Unpaid domestic violence leave comes into effect across Australia

| 01.08,18. 02:37 PM |




Unpaid domestic violence leave comes into effect across Australia



Photo: The Fair Work Commission decided to introduce unpaid domestic violence leave. (ABC News)




Millions of workers across Australia will now have access to unpaid domestic violence leave.


From today, employees on modern awards can take up to five days of unpaid leave to deal with family and domestic violence following a ruling by the Fair Work Commission earlier this year.


Under the new entitlement, family and domestic violence means "violent, threatening or other abusive behaviour by an employee's family member that seeks to coerce or control the employee or causes them harm or fear".


Eligible employees can take the leave if they need to deal with the impact of family and domestic violence and it is impractical to do so outside their ordinary hours of work.


While some had called for the leave to be paid, the new scheme has been hailed as the first step towards solving a pervasive issue.


"On the one hand, violence is not OK, but on the other hand, if you are taking time off to deal with domestic and family violence, your pay is going to be docked," Rachael Uebergang from the NT Working Women's Centre said.


"I think we can do better than that."


Ms Uebergang said she believed fewer victims would take up the leave knowing that it would not be compensated.


"The whole intention of this leave is to support and empower women to leave abusive relationships and we know that's a really expensive exercise," she said.


"On average it costs about $18,000 to leave an abusive relationship. If you don't have your income to cover those costs, you will be less likely to leave that relationship."


'This is a step, but it's a small step'


In Australia, one in three women will be affected by domestic violence, with Indigenous women disproportionately impacted.


Indigenous women and girls are 32 times more likely to be hospitalised from family violence than the rest of the population.


In Alice Springs, the Central Australian Aboriginal Congress (CAAC) has offered employees paid domestic violence leave since December 2017.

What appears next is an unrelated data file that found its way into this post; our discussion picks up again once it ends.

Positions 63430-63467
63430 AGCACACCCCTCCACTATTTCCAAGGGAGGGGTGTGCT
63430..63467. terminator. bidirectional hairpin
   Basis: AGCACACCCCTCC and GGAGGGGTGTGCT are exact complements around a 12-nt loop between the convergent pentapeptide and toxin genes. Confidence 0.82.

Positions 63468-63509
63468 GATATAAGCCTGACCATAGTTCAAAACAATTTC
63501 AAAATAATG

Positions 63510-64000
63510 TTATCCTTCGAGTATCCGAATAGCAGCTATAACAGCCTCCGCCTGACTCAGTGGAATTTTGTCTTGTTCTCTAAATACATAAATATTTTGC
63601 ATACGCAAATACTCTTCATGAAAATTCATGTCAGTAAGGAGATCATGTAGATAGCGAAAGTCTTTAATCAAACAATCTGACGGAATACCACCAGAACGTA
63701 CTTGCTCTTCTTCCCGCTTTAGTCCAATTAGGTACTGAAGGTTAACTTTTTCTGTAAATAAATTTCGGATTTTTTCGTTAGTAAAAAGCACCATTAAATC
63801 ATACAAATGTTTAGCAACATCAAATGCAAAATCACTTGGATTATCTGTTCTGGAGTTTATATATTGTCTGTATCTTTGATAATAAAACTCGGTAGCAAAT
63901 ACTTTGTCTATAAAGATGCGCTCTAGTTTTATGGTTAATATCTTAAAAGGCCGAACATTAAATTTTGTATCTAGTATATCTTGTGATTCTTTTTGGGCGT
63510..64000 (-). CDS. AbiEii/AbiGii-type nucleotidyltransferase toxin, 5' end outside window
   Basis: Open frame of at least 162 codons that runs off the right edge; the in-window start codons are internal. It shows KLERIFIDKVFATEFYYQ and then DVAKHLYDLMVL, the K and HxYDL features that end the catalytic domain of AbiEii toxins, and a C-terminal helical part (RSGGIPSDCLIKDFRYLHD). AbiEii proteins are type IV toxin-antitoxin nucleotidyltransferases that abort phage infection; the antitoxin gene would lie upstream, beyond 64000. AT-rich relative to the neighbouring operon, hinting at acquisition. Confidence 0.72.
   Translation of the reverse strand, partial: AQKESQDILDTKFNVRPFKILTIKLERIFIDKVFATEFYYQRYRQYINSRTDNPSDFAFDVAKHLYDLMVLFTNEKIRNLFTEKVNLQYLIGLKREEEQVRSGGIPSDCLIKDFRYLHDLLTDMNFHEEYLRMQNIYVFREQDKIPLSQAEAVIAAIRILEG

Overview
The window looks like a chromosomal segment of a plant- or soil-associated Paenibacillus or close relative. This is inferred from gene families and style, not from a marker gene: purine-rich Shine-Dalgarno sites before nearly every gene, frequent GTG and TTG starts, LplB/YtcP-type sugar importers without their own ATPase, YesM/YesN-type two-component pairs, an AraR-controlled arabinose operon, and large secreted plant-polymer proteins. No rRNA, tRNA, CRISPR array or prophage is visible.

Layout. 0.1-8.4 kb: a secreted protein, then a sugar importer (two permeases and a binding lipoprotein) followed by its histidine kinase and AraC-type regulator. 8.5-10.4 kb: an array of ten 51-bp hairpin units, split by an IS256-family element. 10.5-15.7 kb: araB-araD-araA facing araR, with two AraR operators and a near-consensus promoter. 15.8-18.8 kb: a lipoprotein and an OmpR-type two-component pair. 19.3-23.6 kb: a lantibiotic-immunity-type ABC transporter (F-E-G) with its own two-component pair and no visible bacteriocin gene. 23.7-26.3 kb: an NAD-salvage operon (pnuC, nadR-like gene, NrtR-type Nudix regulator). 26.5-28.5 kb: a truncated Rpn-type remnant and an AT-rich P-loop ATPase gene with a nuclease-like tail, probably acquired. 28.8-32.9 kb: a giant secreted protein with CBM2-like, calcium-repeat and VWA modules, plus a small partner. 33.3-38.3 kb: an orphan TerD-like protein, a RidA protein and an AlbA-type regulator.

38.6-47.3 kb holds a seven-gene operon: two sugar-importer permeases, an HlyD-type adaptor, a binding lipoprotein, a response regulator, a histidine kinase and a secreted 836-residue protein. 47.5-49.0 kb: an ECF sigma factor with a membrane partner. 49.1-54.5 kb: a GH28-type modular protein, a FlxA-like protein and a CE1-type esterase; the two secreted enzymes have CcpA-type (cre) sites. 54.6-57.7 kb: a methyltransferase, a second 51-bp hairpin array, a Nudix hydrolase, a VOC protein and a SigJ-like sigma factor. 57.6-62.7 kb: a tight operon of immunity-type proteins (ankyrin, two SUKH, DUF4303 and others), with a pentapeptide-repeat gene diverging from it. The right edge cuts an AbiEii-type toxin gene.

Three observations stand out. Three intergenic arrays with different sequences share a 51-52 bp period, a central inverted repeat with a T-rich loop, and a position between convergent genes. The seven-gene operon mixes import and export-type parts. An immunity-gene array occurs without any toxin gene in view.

General manager of health services Tracey Brand said the new legislation fell short of what she thought would be effective.


"It is somewhat encouraging to see that they have it legislated, however I feel as though it hasn't gone far enough," she said.


"We know that a number of working women will not leave environments that are unsafe when they don't have financial security."


She said CAAC understood that in their predominantly female workforce, domestic violence was an issue that affected individuals and the entire organisation.


"It is an absolutely huge issue in our community. It is in the community and also comes into the workplace," she said.


"We are of the view that it will enable them more time to look at legal support, attending court, looking at safer accommodation and providing greater comfort to the employee and also their family."


Ms Uebergang said despite reservations about the current leave being offered, the gesture would go a long way towards changing workplace cultures around domestic violence.


"This is a step in the right direction, but it's a small step," she said.


"We're hearing loud and clear from all parts of government that domestic and family violence is not OK. We need to back that up with support."



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